British nationals have been advised against all but essential international travel for 30 days, as the UK tries to tackle the coronavirus outbreak.
Speaking in the House of Commons, Foreign Secretary said the Covid-19 pandemic was the "worst public health crisis for a generation".
It comes as European football's governing body, Uefa, ruled this year's Euro's would be pushed back until 2021.
Mr Raab told MPs said: "With immediate effect I have taken the step to advise British nationals against non-essential travel globally for an initial period of 30 days, and of course subject to ongoing further review.
"The decision has been taken based on the domestic measures taken here in the UK, alongside the changes to border and other restrictions which are now being taken by countries right around the world."
Repatriation flights on commercial airlines were being arranged where possible to get British citizens home, Mr Raab added.
The move comes as the confirmed number of UK coronavirus cases rose on Monday to more than 1,500 and 58 deaths. Italy, France and Spain have imposed partial or full lockdowns to curb the spread of the disease.
Explaining the advised travel restrictions, Mr Raab said: "The speed and the range of those measures across other countries is unprecedented, some of those decisions are being made without notice.
"In some countries, even in countries or particular areas where there haven't yet been any reported cases of Covid-19 local authorities are nonetheless imposing restrictions on movement and again doing so with little or sometimes no notice."
The Foreign Office is not currently advising British people to immediately return to the UK if they are overseas, except from a few specific countries detailed in travel advice.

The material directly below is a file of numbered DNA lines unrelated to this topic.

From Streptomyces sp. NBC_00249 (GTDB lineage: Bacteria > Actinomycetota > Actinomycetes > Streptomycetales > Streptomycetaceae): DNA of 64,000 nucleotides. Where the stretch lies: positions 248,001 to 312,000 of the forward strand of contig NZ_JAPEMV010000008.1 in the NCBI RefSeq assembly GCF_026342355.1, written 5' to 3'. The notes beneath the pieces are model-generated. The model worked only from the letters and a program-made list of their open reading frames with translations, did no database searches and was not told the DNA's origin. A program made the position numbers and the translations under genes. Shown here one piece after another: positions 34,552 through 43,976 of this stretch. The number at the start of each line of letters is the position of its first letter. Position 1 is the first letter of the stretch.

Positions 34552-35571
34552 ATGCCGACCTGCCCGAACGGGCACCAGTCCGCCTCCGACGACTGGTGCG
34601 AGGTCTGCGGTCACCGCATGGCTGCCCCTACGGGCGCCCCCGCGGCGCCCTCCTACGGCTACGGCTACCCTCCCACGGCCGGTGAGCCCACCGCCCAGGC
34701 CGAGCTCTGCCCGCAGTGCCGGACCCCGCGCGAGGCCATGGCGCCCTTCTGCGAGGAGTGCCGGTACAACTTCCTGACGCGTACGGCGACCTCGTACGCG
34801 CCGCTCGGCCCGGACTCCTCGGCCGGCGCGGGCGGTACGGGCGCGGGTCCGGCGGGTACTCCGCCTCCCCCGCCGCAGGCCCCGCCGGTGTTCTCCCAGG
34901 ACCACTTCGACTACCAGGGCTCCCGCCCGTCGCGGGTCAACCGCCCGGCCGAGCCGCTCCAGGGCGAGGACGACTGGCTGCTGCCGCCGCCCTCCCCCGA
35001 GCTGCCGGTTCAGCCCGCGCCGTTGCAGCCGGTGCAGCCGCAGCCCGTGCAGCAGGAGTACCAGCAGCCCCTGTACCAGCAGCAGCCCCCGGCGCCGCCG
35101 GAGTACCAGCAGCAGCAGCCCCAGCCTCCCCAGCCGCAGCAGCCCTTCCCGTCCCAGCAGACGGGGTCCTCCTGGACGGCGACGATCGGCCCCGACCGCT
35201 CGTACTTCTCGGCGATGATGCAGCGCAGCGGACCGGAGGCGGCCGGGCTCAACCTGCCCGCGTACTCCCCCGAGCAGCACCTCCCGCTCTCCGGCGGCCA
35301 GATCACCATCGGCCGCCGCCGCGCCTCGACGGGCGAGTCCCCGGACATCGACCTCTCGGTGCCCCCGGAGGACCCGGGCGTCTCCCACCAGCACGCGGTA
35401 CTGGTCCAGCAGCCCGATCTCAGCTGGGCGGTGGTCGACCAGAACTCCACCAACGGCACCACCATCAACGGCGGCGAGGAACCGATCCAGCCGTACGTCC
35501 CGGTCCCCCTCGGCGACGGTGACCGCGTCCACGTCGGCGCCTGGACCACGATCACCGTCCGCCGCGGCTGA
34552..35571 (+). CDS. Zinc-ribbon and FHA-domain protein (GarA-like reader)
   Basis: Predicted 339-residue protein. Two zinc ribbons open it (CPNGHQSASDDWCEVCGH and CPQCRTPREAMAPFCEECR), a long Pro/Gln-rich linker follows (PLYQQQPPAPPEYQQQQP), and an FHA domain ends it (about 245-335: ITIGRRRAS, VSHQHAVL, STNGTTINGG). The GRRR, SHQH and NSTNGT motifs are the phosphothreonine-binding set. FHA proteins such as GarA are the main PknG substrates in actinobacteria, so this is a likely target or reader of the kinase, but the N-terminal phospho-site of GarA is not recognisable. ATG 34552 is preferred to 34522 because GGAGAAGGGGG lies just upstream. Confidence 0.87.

But British travellers are urged to bear in mind the prospect of flights being cancelled at short notice or additional restrictions being imposed by the local authorities.
Mr Raab added: "FCO (Foreign and Commonwealth Office) teams around the world are working urgently to ensure that governments have sensible plans to enable the return of British and other travellers, and crucially, to keep borders open for a sufficient period to enable returns to take place on commercial flights wherever that's possible.
"Following today's change in travel advice, British nationals who decide that they still need to travel abroad should do so fully aware of the increased risks of doing so and that obviously includes the risk that they may not be able to get home if travel restrictions are subsequently put in place that they hadn't anticipated."
Shadow foreign secretary Emily Thornberry asked Mr Raab to give clearer guidance about what essential travel means for Britons.
She said: "Across the world there are tens of thousands of British nationals in the same position as Thomas and all with the same message for the British Government - help bring us home, as far as we're concerned, our travel is essential.
"The Government cannot keep passing the buck to others, especially when it comes to repatriation. Yes it's difficult, yes it's expensive, but that is the nature of the crisis that we face."
Mr Raab's measures come after the European Union announced plans for a 30-day ban on non-residents entering the bloc, restrictions that are not expected to apply to Britons.
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